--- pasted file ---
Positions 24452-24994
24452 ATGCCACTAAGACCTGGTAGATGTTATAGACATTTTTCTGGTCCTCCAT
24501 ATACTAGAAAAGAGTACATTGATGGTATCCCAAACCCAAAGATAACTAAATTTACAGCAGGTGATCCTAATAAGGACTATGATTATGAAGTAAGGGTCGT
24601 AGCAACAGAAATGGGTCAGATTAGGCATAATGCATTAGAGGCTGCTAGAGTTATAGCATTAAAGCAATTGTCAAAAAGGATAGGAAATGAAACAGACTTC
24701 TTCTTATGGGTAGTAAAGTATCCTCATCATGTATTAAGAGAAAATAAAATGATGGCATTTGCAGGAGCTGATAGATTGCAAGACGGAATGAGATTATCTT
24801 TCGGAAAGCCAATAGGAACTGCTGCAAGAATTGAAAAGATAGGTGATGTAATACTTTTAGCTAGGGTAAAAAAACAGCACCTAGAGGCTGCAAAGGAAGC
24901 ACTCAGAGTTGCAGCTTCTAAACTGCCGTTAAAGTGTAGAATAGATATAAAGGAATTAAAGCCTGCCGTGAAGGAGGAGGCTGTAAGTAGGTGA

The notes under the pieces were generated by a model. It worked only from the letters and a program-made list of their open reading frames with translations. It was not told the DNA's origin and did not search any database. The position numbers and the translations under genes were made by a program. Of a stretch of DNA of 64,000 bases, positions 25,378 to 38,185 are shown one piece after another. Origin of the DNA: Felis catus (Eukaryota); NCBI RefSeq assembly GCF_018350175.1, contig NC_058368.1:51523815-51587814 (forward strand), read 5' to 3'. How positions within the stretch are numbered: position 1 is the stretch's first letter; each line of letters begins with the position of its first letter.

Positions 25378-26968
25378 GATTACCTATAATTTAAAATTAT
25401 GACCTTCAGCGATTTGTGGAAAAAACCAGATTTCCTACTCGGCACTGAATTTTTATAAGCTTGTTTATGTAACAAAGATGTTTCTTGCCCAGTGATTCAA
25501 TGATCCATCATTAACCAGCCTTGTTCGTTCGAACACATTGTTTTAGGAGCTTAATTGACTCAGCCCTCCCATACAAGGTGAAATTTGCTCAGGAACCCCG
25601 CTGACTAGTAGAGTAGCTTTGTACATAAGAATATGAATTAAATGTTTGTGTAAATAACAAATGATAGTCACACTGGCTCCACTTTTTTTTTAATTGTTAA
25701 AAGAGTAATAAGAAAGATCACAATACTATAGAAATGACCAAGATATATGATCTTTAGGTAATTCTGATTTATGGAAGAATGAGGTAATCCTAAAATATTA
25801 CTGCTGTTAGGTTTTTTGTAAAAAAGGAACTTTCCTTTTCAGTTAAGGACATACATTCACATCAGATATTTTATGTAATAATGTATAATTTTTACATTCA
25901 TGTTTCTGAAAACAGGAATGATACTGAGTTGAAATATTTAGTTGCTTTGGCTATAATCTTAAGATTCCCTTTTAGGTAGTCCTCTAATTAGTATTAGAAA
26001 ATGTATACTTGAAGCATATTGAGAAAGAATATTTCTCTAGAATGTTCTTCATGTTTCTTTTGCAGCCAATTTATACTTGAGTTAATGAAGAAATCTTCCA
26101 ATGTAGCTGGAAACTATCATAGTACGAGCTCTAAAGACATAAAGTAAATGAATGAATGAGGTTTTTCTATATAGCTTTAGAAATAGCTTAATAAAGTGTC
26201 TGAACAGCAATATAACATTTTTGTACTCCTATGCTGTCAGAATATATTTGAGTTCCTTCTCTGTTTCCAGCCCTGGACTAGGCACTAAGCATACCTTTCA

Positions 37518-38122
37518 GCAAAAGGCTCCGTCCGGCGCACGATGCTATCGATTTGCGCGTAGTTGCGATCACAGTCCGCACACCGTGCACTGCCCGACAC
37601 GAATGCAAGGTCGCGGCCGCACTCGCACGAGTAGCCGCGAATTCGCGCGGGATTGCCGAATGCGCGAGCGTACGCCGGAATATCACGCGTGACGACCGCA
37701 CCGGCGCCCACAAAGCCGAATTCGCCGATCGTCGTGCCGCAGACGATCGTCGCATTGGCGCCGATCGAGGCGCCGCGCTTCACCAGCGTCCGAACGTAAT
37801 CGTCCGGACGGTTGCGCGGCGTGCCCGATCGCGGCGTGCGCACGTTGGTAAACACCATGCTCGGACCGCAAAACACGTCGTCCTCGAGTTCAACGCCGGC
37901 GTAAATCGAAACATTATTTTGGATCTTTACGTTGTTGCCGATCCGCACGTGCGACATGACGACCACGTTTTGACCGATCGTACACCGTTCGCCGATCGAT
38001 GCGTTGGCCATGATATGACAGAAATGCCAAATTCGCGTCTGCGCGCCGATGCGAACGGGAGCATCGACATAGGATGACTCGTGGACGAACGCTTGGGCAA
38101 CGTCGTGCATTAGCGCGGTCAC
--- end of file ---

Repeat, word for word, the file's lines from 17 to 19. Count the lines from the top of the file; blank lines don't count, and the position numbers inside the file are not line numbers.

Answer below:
26001 ATGTATACTTGAAGCATATTGAGAAAGAATATTTCTCTAGAATGTTCTTCATGTTTCTTTTGCAGCCAATTTATACTTGAGTTAATGAAGAAATCTTCCA
26101 ATGTAGCTGGAAACTATCATAGTACGAGCTCTAAAGACATAAAGTAAATGAATGAATGAGGTTTTTCTATATAGCTTTAGAAATAGCTTAATAAAGTGTC
26201 TGAACAGCAATATAACATTTTTGTACTCCTATGCTGTCAGAATATATTTGAGTTCCTTCTCTGTTTCCAGCCCTGGACTAGGCACTAAGCATACCTTTCA